We also need to harness the power of the current real estate market to prevent the loss of affordable, middle-income apartments. Last year, I said we were going to join in the work being done in the community to create a strike fund to buy and preserve and protect some of our existing workforce housing before we lost it to gentrification. This year, I gathered a group of real estate investment and housing experts to create a socially responsible investment fund to preserve that portion of the workforce housing in our city. This was to be done as a market driven investment — neither subsidized nor philanthropic and not at taxpayer cost.
Tonight, I’m happy to announce for the first time that the group we convened has created a non-profit called the “Affordable Central Texas.” This will be the operating company that will administer the private investment fund to be called the “Austin Affordable Fund” that will purchase and preserve middle-income housing.
We are working with investors now, and before the end of the year, I fully expect that the Austin Affordable Fund will make its first purchase and begin to protect long-term affordability in Austin.
Helping people make more money is all about jobs and job training. To reduce income inequality and to create opportunities more broadly and equitably so more people can afford to stay in Austin, we need to restructure how we attract new jobs and new job training opportunities to Austin. One element of this effort will be to fundamentally reform our economic incentive programs in Austin.
We’ve got tens of thousands of people in this city living in zip codes that weren’t zoned for opportunity. Most of those zip codes are located in the Eastern Crescent of our city. This is one reason why America’s favorite boomtown ends up as the most economically segregated city in the country.
These people – our neighbors, fellow Austinites – need middle-income jobs, and the training and experience needed to qualify for those jobs. I want to target economic incentives Right. At. Them.
Mayor Pro Tem, Council Members, City Manager, Distinguished Guests, my fellow Austinites.
There is something magical about this place, our people, our culture and our spirit.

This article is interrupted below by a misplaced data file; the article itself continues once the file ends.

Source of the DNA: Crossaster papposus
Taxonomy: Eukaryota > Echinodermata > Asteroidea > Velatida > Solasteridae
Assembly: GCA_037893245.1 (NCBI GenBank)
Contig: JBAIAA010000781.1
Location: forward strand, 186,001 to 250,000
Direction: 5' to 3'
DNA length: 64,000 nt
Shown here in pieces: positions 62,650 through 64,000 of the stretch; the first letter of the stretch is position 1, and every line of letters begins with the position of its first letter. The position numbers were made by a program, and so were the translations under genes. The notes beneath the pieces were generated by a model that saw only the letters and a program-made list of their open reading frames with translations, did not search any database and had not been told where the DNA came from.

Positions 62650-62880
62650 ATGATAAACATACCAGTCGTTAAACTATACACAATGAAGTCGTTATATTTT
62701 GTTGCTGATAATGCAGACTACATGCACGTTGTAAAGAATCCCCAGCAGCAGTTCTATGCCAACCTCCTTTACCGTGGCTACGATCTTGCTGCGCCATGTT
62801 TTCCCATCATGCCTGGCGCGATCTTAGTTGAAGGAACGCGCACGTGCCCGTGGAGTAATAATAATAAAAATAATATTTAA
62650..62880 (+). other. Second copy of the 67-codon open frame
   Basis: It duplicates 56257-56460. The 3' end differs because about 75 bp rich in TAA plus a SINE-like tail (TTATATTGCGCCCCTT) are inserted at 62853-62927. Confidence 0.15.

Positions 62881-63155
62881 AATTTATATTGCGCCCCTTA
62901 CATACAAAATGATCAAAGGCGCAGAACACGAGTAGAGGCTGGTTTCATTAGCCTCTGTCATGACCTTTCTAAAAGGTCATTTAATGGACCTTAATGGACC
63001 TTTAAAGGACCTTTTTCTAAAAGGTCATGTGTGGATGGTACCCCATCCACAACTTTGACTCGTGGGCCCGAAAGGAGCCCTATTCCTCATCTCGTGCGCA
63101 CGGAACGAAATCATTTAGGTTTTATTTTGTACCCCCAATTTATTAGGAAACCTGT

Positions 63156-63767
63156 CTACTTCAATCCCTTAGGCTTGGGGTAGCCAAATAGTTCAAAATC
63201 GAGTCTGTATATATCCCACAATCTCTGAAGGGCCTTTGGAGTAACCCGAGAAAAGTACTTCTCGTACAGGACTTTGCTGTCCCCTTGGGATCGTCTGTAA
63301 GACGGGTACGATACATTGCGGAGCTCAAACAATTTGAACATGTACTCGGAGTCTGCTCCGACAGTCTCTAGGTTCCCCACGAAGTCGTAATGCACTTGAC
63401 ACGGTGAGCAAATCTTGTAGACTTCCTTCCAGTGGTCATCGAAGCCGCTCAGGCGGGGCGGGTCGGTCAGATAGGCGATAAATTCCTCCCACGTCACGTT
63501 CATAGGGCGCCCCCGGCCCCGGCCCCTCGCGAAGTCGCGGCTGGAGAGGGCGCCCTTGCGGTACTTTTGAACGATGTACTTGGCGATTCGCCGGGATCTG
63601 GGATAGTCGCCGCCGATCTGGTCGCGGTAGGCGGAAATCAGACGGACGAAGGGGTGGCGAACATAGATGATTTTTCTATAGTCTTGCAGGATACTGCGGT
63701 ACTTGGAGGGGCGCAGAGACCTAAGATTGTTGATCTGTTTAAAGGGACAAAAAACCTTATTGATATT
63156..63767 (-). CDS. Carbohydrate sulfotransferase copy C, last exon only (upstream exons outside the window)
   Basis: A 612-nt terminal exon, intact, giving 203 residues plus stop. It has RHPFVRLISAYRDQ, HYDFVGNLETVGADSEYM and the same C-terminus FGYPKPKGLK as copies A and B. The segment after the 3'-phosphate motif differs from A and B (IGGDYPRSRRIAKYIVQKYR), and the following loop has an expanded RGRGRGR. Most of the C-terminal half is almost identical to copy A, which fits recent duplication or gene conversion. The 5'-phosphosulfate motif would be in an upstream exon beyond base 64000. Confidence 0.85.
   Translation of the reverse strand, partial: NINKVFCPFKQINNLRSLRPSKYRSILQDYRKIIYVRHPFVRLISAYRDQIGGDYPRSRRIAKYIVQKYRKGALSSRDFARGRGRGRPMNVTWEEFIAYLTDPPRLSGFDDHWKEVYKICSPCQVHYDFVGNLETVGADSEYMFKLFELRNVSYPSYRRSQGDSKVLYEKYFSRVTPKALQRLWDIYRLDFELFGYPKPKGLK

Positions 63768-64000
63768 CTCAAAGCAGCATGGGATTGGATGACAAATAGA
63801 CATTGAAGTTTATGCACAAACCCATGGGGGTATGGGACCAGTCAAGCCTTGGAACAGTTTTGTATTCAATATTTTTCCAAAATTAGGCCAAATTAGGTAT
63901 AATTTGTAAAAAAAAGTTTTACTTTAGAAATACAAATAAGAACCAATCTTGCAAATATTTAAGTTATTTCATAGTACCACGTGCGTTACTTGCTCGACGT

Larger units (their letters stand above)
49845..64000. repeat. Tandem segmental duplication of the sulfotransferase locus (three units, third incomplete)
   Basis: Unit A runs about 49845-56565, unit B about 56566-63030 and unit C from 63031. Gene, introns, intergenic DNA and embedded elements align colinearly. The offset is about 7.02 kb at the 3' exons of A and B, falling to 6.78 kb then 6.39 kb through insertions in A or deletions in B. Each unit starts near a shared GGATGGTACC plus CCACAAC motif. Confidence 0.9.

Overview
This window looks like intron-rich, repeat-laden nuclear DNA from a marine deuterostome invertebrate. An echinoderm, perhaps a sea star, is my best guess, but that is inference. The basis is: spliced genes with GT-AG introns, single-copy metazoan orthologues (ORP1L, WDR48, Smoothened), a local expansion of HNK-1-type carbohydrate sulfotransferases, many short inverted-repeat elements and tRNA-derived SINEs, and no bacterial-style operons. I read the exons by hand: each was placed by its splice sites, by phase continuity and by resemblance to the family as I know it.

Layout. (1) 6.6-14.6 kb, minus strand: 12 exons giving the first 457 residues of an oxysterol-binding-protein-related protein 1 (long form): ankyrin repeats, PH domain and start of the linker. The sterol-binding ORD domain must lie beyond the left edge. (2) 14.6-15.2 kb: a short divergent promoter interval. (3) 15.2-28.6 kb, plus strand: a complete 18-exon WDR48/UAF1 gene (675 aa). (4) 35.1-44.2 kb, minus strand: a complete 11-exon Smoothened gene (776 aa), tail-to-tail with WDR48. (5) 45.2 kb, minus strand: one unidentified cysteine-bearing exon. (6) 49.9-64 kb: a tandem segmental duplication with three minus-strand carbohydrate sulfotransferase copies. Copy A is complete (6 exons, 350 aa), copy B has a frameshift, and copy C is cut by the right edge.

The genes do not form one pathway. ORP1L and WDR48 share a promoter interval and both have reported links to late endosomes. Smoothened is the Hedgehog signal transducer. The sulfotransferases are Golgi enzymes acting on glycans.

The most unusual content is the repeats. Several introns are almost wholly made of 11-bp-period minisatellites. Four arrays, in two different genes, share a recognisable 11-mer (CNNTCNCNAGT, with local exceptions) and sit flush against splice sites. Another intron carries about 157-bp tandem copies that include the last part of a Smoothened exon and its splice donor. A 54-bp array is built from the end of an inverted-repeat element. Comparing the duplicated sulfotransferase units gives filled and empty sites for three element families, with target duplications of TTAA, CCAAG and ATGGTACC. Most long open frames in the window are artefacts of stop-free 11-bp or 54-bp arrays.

We know that diversity makes us stronger, that taking care of our environment is to our credit and not to our detriment. We’re laid back and focused. We’re willing to fail so long as we learn quickly and keep trying. The character of Austin is important to us for a reason. It’s about a quality of life where we don’t thrive despite our weird, diverse, and inclusive values – we thrive because of them!
The State of our City is as wonderfully unique and special as it has ever been.
But that’s not quite the story we always tell ourselves about Austin, is it? There is something else we often tell ourselves about this city, and we say it as if it were a knowing, painful joke:
The best time to be in Austin, we say, was five years before you got here.
New multi-year grant of up to $1.5 million will be awarded to help Austin tackle homelessness
Today, Bloomberg Philanthropies recognized the city of Austin as a new member of its Innovation Team program, which helps City Halls drive bold innovation, change culture, and tackle big problems to deliver better results for residents. Austin was selected from a pool of municipalities with a demonstrated commitment to designing and delivering bold solutions to solve homelessness. Other cities selected for the global program include Be’er Sheva, Israel; Toronto, Canada, and Anchorage, AK; Austin, TX; Baltimore, MD; Detroit, MI; and Durham; NC in the United States.
Currently in the third round of funding, the program will allow Mayor Steve Adler and the City Council to fund an in-house innovation team, or “i-team”, to pioneer new approaches on homelessness.
“This grant will help us tackle problems in new ways that reflect who we are in Austin, and I’m excited to see what can come from this,” said Mayor Adler. “When we effectively ended veteran homelessness, we learned how effective new partnerships between the business community, philanthropists and non-profits could be. Bloomberg’s grant will allow our Innovation Office to experiment with new ways to house the homeless.” Continue reading →